Embodied Persuasion: How the Body Can Change our Mind

Bodily Responses Influence Thought-Confidence

So far, we have seen how the body can influence attitudes by serving as a simple cue and by affecting either the amount or direction of thinking. Recently, Richard Petty and I have proposed that behavior can not only influence what people think about things, but can also impact what people think about their thoughts (i.e., meta-cognition). This idea is referred to as the self-validation hypothesis (Petty, Briñol & Tormala, 2002). The key notion is that generating thoughts is not sufficient for these thoughts to have an impact on judgments. Rather, one must also have confidence in one’s thoughts. Our self-validation view argues that the confidence that emerges from behavior can magnify the effect of anything that is currently available in people’s minds, including not only their thoughts about a persuasive message, but also other cognitions, emotions, goals, and so forth. That is, confidence applies to whatever mental contents are salient and available at the time (see Briñol & Petty, 2009, for a review).

Consider the research on head nodding described earlier, which had assumed that nodding one’s head in a vertical (versus horizontal) manner produced more positive attitudes either because vertical head nodding biased thinking in a favorable direction or because head nodding served as a relatively simple affective cue. The self-validation hypothesis suggests another possibility. Specifically, this hypothesis suggests that just as vertical head movements from others give us confidence in what we are saying, our own vertical head movements could give us confidence in what we are thinking. In a series of studies, we (Briñol & Petty, 2003) found that head movements affected the confidence people had in their thoughts and thereby had an impact on attitudes. Thus, when people listened through head phones to strong arguments advocating that students be required to carry personal identification cards on campus, vertical movements led to more favorable attitudes than horizontal movements, as would be expected if vertical movements increased confidence in one’s favorable thoughts. However, when people listened to weak arguments in favor of the identification cards, vertical movements led to less favorable attitudes than horizontal movements, as would be expected if vertical movements increased confidence in one’s negative thoughts.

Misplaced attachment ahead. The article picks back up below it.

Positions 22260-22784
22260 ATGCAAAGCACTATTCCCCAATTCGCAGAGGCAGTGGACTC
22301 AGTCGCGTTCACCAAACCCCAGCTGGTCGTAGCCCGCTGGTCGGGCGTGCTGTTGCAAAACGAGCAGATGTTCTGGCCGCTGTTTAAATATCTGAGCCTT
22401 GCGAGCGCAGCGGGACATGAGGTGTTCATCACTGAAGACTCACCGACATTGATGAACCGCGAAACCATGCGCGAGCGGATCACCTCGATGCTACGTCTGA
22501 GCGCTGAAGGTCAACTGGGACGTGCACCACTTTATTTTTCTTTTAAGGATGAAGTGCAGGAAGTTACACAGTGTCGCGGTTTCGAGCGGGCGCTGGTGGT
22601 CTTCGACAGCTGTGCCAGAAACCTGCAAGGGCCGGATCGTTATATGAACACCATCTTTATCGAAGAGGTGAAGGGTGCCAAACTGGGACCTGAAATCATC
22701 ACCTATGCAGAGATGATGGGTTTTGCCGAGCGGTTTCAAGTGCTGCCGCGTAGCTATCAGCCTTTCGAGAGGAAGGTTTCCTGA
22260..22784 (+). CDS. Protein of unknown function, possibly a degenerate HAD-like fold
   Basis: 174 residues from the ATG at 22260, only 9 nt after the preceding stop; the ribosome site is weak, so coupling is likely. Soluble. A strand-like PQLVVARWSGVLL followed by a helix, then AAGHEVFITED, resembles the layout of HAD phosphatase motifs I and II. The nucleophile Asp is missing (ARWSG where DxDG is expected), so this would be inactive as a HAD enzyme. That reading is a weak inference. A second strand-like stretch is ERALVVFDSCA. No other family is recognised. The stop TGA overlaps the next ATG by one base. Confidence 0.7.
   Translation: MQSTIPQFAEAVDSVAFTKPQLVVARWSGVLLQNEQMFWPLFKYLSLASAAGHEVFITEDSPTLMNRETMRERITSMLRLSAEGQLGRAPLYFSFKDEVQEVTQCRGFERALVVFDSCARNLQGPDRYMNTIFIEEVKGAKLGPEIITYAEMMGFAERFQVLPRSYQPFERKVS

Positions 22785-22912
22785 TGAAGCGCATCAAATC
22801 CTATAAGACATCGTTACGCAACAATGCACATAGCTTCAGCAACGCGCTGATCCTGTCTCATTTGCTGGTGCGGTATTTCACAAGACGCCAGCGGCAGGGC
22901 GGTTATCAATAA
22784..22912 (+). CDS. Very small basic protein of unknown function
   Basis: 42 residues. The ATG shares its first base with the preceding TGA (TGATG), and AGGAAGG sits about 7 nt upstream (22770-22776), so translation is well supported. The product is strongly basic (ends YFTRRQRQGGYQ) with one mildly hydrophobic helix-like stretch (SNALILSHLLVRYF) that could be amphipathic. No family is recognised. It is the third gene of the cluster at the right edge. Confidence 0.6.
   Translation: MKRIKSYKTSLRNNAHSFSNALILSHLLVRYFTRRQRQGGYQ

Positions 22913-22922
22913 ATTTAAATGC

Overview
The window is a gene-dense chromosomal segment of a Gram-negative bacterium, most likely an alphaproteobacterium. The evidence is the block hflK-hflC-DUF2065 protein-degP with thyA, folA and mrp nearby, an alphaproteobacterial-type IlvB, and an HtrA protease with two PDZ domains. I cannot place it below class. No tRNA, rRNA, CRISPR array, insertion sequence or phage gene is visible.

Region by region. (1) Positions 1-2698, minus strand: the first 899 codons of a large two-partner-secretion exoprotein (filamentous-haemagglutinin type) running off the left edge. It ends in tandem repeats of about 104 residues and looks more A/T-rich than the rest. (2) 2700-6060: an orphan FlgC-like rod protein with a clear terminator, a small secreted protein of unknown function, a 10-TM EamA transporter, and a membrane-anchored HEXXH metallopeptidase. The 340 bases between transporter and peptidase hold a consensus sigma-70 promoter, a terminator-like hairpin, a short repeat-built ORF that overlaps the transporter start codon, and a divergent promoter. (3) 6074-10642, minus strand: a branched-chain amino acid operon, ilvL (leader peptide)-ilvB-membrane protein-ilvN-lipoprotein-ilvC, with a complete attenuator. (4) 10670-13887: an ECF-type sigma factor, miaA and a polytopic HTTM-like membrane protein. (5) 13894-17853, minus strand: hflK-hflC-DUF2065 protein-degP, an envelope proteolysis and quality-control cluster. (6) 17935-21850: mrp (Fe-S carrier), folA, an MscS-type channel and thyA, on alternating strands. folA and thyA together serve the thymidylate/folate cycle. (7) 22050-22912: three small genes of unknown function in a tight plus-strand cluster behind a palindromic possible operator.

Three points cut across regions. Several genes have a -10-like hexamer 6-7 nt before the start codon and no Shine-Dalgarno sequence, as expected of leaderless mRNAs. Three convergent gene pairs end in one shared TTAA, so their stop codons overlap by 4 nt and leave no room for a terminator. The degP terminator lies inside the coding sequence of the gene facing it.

In a different exploration of this possibility (Briñol & Petty, 2003, Experiment 4), we asked participants, as part of a presumed graphology study, to think about and write down their best or worse qualities (i.e., thought-direction manipulation) using their dominant or non-dominant hands (i.e., overt behavior manipulation). Then, participants rated the confidence in the thoughts they listed and reported their self-esteem. Since writing with the non-dominant hand happens infrequently and is very difficult, and because whatever is written with the non-dominant may appear "shaky," we expected and found that using the non-dominant hand decreased the confidence with which people held the thoughts they had listed. As a consequence, the effect of the direction of thoughts (i.e., positive vs. negative) on state self-esteem was significantly greater when participants wrote their thoughts with their dominant hand than with their non-dominant hand. That is, writing positive thoughts about oneself with the dominant hand increased self-esteem relative to writing positive thoughts with the non-dominant hand, but writing negative thoughts with the dominant hand resulted in the reverse pattern. When writing about the things we do not like about ourselves, we feel better if we use the non-dominant (vs. dominant) hand. This is interesting because it reveals that people do not feel too badly about themselves, even though they have just listed negative self-relevant thoughts in objectively unattractive handwriting. More recently, Briñol, Petty, and Wagner (2009) found similar results when participants had to write their qualities while they were sitting with their back erect, pushing their chest out (confident posture) or slouched forward with their back curved (doubt posture). For body actions to influence thought confidence, people have to have thoughts to begin with, and also think about them.

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